Campus News

Arctic Museum Receives Grant to Explore Loan of Objects

Story posted April 02, 2003

The Peary-MacMillan Arctic Museum at Bowdoin College has been awarded a $4,300 grant by the Museum Loan Network to explore the possibility of a long-term loan from the American Museum of Natural History in New York.

The grant provides funding for museum director Susan Kaplan, curator Genevieve LeMoine, and students Aimee Douglas '05 of Potomac, Md., and Jennifer Crane '05 of Plymouth, N.H., to travel to New York to examine the collection of Inughuit (Polar Eskimo) objects collected by Robert E. Peary and Donald B. MacMillan in Northwest Greenland between 1895 and 1917. The objects will be shown in an exhibit on Northern Greenland scheduled to open in March 2005 at The Peary-MacMillan Arctic Museum.

During spring break, museum staff and students spent five days working in the collections room of the American Museum of Natural History (AMNH) examining rare artifacts collected by Peary and MacMillan around the turn of the last century.

Peary was the first person to gather extensive collections of clothing, tools, and other objects from Inughuit groups in Northwest Greenland in the 1890s. In 1895 the AMNH acquired a large part of this collection. MacMillan and Captain George Comer added to the collection with objects they collected during the Crocker Land Expedition from 1913-1917. Together these objects make up the largest and most comprehensive collection of early historic material from the people of Northwest Greenland anywhere in the world.

Douglas and Crane had the rare opportunity of working "behind the scenes" at a large museum - the whole collection is in storage, with no part of it currently on exhibit. Working with Kaplan and LeMoine, they helped describe, measure, and photograph potential loan items, and participated in discussions about which objects would be most suitable for the upcoming exhibit.

Articles of clothing, hunting tools such as harpoons and lances, and household items such as bentwood bowls and skin buckets, are among the objects the Museum hopes to borrow. They will be exhibited along with objects from The Peary-MacMillan Arctic Museum collections to explore Inughuit culture as it was transformed through contact with Euro-Americans between the 1890s, when Peary first began to work in Northwest Greenland, and the 1950s, when MacMillan made his last trip north and the U.S. Air Force established the Thule Air Base in the region.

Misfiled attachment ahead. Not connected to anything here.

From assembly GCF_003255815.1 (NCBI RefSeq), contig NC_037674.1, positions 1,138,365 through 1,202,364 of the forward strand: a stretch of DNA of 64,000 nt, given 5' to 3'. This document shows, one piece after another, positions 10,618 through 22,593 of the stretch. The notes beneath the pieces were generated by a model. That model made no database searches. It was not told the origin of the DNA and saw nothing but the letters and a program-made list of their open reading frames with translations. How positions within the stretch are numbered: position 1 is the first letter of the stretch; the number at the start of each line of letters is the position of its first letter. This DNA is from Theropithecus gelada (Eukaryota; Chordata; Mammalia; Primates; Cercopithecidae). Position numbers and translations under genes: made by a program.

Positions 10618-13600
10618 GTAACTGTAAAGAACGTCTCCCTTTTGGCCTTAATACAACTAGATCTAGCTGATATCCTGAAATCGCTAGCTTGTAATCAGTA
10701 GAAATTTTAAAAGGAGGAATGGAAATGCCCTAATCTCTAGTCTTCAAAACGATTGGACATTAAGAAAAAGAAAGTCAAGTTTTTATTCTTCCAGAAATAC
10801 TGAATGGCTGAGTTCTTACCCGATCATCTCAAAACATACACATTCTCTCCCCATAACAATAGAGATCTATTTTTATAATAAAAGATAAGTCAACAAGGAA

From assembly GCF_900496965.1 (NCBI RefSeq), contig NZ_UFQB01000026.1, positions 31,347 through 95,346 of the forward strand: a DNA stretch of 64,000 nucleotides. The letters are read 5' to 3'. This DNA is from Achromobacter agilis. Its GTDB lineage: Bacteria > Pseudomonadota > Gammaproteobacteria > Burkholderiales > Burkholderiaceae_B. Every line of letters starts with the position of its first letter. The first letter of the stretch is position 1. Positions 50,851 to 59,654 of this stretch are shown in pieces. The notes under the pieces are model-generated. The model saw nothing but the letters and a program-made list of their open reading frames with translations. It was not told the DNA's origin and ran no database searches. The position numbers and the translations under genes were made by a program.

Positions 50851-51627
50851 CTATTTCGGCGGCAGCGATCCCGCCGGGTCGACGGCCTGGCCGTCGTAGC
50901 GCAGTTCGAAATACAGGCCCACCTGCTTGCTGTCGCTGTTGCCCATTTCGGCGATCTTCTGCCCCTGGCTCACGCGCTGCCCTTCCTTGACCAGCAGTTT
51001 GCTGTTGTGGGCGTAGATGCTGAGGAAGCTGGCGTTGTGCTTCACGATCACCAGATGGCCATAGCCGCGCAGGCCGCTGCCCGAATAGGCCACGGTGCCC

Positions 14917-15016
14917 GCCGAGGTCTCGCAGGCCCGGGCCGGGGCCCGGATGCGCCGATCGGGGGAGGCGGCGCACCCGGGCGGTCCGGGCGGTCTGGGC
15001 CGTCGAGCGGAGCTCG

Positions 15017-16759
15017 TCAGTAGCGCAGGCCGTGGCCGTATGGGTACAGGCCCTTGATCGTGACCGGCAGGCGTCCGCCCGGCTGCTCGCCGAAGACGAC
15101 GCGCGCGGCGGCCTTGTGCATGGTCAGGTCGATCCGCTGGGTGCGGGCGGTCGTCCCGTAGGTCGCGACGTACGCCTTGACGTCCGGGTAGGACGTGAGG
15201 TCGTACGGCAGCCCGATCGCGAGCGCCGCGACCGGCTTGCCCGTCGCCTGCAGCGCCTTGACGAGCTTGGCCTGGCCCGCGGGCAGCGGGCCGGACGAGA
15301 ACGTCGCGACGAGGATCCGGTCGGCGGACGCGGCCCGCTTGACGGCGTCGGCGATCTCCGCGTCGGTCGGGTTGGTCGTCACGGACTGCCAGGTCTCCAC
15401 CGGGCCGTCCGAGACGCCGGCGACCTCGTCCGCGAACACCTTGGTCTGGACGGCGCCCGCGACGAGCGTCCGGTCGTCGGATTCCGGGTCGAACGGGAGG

Although the exhibit is still two years off, members of the Museum staff are actively planning for it. In the coming months, they will finalize a loan request, and apply for additional funding to pay for the cost of conserving and transporting the objects from New York to Brunswick.

The Museum Loan Network (MLN) is a national collection-sharing program funded by the John S. and James L. Knight Foundation and the Pew Charitable Trusts, and administered by the Massachusetts Institute of Technology's Office of the Arts.

MLN facilitates the long-term loan of art and objects of cultural heritage among U.S. institutions as a way to enhance the installations of museums, thus enabling them to better serve their communities. The MLN grant programs help museums respond to the increasing public demand for installations that are relevant to a range of age groups and cultural heritages, and to provide better artistic, cultural, and historical contexts for works on display. The MLN programs have led to the sharing of objects among different types of museums, fostering collaborations between institutions of varying size and discipline throughout the United States. More information on the MLN is available on their Web site at http://loanet.mit.edu.

The Peary-MacMillan Arctic Museum is located on the first floor of Hubbard Hall on the Bowdoin College campus. It is open year-round Tuesday through Saturday, 10 a.m.-5 p.m., and Sundays 2-5 p.m. The Museum is closed Mondays and national holidays. For more information call (207) 725-3416 or visit the Web site at http://academic.bowdoin.edu/arcticmuseum.

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